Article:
The following abstract was developed during the 2006 Research Summit and was presented at the 2006 NAEMSE Symposium.

A chance to lead: Does having fewer paramedic preceptors result in more student leadership?

David I. Page MS, NREMT-P; Baxter Larmon PhD, NREMT-P; Timothy Howey

Introduction: The current Paramedic National Standard Curriculum (PNSC) recommends that paramedic students successfully perform as a team leader on at least 50 patient encounters during training.  Field internship (FI) experiences for paramedic students occur under the supervision of paramedic preceptors.  Limiting the number of preceptors may increase accountability, trust and ultimately opportunity for the student to lead more encounters.

MethodsData from FISDAP, an internet-based skills tracking system, was used to analyze PS experiences during FI.  This sample consisted of prospectively collected data from 100 geographically diverse paramedic programs nationwide.  Data was collected from 2001 to 2005 and was verified by a preceptor and audited by an instructor, and student consent was obtained.  The investigators reviewed the data to determine if there is a correlation between percentage of encounters spent with a single preceptor, and the quantity of encounters that a student led.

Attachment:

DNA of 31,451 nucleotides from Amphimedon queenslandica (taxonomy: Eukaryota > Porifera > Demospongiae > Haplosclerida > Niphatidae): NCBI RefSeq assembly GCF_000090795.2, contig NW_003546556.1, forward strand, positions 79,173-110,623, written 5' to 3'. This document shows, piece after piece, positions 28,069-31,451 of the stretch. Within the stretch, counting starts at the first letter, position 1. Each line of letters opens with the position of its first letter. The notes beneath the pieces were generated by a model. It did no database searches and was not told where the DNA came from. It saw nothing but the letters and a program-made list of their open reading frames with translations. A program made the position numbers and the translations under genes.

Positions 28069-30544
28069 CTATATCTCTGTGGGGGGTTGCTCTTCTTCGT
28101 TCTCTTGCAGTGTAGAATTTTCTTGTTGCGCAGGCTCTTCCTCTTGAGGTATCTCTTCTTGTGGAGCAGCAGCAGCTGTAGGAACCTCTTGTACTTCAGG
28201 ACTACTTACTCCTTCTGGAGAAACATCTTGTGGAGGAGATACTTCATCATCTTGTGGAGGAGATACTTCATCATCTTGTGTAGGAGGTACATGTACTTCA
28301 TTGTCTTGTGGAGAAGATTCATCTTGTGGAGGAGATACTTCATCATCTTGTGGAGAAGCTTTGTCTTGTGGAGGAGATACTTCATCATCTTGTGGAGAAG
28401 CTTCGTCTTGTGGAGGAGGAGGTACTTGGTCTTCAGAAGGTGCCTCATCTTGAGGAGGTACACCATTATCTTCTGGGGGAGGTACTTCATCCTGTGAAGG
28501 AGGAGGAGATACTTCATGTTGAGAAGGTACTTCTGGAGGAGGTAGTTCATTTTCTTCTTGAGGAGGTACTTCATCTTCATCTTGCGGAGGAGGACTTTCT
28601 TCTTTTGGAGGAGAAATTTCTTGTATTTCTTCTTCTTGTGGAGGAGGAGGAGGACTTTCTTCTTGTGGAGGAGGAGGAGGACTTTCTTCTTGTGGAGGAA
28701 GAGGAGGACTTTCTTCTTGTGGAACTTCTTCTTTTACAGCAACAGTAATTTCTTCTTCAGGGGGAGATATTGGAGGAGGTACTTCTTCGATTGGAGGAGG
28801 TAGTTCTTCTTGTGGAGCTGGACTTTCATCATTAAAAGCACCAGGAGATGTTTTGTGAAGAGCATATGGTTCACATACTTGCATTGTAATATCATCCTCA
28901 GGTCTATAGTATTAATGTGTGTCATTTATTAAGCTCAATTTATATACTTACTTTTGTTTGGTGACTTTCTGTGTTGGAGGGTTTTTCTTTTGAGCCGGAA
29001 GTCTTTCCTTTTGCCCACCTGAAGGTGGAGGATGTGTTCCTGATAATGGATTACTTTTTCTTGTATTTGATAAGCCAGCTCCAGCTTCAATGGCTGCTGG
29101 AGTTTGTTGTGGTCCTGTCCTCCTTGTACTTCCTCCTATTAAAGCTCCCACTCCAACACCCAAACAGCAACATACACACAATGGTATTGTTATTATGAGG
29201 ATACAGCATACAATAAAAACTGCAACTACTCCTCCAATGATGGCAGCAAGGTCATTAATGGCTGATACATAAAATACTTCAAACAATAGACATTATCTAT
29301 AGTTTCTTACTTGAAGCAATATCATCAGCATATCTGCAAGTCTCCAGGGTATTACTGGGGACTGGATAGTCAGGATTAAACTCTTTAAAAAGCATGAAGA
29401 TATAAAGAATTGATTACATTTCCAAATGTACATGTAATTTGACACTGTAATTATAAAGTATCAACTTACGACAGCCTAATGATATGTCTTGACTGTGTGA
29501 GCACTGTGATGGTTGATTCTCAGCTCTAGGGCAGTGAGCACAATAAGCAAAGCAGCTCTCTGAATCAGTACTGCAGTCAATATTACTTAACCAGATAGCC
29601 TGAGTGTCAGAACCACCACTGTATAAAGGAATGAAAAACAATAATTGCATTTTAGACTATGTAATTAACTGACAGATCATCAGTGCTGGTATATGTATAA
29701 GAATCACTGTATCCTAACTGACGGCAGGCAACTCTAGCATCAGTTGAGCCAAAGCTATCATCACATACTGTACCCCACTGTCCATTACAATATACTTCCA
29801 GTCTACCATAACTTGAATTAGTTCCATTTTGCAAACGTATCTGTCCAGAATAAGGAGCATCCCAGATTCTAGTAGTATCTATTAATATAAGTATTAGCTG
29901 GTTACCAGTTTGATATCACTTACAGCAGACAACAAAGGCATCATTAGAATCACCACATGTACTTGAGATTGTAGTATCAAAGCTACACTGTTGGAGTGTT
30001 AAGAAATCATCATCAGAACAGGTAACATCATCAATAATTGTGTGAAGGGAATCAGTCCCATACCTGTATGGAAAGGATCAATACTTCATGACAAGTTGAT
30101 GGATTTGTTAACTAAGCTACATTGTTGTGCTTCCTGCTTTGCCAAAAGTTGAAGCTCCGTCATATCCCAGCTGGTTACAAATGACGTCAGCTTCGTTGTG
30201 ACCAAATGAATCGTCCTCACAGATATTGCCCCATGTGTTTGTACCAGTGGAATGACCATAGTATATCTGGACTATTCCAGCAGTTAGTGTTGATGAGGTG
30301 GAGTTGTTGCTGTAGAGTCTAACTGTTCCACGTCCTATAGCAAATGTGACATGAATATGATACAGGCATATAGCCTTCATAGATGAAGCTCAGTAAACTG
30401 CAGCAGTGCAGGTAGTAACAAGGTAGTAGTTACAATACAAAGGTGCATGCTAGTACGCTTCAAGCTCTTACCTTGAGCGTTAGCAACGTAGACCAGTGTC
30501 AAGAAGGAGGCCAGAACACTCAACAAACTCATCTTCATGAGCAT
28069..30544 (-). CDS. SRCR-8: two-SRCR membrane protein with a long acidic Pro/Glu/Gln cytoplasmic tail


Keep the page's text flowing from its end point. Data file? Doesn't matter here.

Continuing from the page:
Results: A total of 1870 students in FISDAP met the inclusion criteria.  Of these, students who spent 10% or less of their time with one preceptor led, on average, 47% of FI encounters (see Table).  Students who spent more than 90% with one preceptor led, on average, 91% of FI encounters.

Conclusion: Working with fewer preceptors increases the encounters a paramedic student leads.  Paramedic programs may want to consider having their students establish a relationship with one primary preceptor.